1. sorry about your experience. i’m from the philippines and i believe you were ripped off by your guide. we’ve had several foreign guests and some foreign friends who now live here in manila and so far as i know they love the food. i don’t take offense with what you wrote simple because you were writing based on your (bad) experience. hopefully you will give the philippines another try and maybe you’ll get to be invited to a filipino home and served a true filipino home cooked meal. :) i was aghast by the breakfast picture you posted. even i wouldn’t eat something like that. having said that, filipino breakfast varies from province to province. do give our country another try, and maybe take up the invitation of one of the people who commented on your post and stay with them while you are here. hope you visit again and not let that one bad experience prevent you from giving filipino food another try. cheers!

      2. Then come into our house on your next visit in the Philippines, I’ll erase your bad impression about Filipino Foods. You went into wrong places my dear, you should’ve googled first the places where our foods are properly serve. Not all locals serve it presentably and how the CNN reported it. They are right, filipino foods are best served at home and in some not-so-expensive Restaurants all over the Metro. Where you’ve been are the places where the foods are okay with the locals because that’s what they could only afford. I bet you are aware that we’ve got homeless and poor people in our Country.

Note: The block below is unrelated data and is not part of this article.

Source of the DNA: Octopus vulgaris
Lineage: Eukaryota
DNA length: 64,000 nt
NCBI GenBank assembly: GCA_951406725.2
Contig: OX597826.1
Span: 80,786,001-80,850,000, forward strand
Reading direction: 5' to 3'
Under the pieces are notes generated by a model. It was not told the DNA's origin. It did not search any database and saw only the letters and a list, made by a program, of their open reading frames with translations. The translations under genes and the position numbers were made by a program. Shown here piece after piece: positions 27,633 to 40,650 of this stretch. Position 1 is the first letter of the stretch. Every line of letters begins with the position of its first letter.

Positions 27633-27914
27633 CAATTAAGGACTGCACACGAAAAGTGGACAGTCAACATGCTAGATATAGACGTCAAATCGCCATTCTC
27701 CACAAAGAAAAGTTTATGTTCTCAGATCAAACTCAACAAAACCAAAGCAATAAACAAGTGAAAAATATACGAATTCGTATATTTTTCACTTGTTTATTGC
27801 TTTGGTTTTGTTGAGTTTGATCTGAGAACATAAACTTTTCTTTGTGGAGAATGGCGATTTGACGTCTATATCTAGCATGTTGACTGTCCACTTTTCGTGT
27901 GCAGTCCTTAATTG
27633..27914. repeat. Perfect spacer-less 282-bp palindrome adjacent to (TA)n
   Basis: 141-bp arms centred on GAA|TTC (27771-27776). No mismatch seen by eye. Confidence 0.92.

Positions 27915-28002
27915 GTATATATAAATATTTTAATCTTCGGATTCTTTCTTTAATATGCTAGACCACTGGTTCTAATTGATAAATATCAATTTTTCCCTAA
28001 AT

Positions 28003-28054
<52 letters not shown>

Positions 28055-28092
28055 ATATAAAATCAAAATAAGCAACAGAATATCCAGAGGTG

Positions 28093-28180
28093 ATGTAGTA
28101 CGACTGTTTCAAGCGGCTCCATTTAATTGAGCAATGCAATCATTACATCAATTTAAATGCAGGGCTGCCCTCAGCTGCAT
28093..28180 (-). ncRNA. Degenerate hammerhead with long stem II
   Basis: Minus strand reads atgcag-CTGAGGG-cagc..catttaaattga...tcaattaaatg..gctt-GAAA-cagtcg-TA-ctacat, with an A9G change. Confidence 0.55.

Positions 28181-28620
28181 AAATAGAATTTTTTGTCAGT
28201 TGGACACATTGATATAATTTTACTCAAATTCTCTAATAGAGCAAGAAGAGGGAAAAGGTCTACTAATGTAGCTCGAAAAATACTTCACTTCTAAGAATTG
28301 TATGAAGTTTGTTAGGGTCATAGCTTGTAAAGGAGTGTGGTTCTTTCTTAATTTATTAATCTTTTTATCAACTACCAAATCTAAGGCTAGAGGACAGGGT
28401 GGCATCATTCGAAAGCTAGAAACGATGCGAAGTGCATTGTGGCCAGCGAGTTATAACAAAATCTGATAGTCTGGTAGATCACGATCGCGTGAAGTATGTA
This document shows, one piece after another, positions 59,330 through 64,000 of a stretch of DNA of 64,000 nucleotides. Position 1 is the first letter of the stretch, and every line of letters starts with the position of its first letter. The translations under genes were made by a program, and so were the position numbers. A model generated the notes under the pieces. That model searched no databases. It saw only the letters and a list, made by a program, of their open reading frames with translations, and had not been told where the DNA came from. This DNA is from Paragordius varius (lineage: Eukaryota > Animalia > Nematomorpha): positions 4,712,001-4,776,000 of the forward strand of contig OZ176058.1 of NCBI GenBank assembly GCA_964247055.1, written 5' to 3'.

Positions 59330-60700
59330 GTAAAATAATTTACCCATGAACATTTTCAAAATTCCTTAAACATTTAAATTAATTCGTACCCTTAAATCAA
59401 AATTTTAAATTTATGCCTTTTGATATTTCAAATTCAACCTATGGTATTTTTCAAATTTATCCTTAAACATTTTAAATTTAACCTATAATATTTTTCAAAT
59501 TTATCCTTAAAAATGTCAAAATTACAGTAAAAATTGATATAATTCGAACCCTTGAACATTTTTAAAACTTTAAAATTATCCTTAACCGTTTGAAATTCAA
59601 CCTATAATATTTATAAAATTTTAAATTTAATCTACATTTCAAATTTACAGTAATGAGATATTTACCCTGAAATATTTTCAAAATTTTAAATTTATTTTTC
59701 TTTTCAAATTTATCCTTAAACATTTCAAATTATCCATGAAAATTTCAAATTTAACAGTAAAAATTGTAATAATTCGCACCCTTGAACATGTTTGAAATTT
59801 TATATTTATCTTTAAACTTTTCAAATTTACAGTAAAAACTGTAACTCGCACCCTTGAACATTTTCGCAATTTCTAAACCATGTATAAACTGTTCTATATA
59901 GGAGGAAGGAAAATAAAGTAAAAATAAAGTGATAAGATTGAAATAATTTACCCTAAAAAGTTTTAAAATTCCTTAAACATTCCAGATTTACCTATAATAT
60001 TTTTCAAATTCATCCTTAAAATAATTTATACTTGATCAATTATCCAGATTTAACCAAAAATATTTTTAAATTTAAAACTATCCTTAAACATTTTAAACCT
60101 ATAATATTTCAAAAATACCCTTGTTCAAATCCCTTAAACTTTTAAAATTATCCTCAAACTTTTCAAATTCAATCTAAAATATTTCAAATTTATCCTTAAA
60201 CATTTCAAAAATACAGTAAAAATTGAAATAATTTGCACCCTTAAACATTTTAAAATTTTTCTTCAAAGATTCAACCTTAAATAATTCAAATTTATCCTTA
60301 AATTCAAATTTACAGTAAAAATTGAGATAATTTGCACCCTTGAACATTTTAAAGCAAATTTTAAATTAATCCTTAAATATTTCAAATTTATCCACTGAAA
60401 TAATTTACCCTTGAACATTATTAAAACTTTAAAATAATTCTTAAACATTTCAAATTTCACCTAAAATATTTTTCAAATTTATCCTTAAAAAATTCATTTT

Also, too bad for you because from the look of what you called “longganisa”, you went to “7-eleven” store (which actually originated in the U.S.) and gave you the sausage sandwich instead. That’s not longganisa looks like my dear, and fyi, we’ve got longganisa varieties. You should’ve researched more, you’re a traveler. :D

      3. Sorry to hear about your experience. I think you looked at the wrong places.

        My husband is a foreigner and he loves our food. Eateries that you find on the streets are not “restaurants”. There are many decent restaurants you can find in the malls and other areas of manila with choices from ala carte to buffet where you may have to pay about $10 a meal. I think you’ve been too harsh about your opinion of our food. If you did a good research of where it is good to eat, there are tons of restaurants everywhere you are (if you really did a research, I have a thought that you only researched what you should not eat).

        Ask locals first for recommendation. Filipinos love to eat and no one else will know where the best eats are but the “locals”.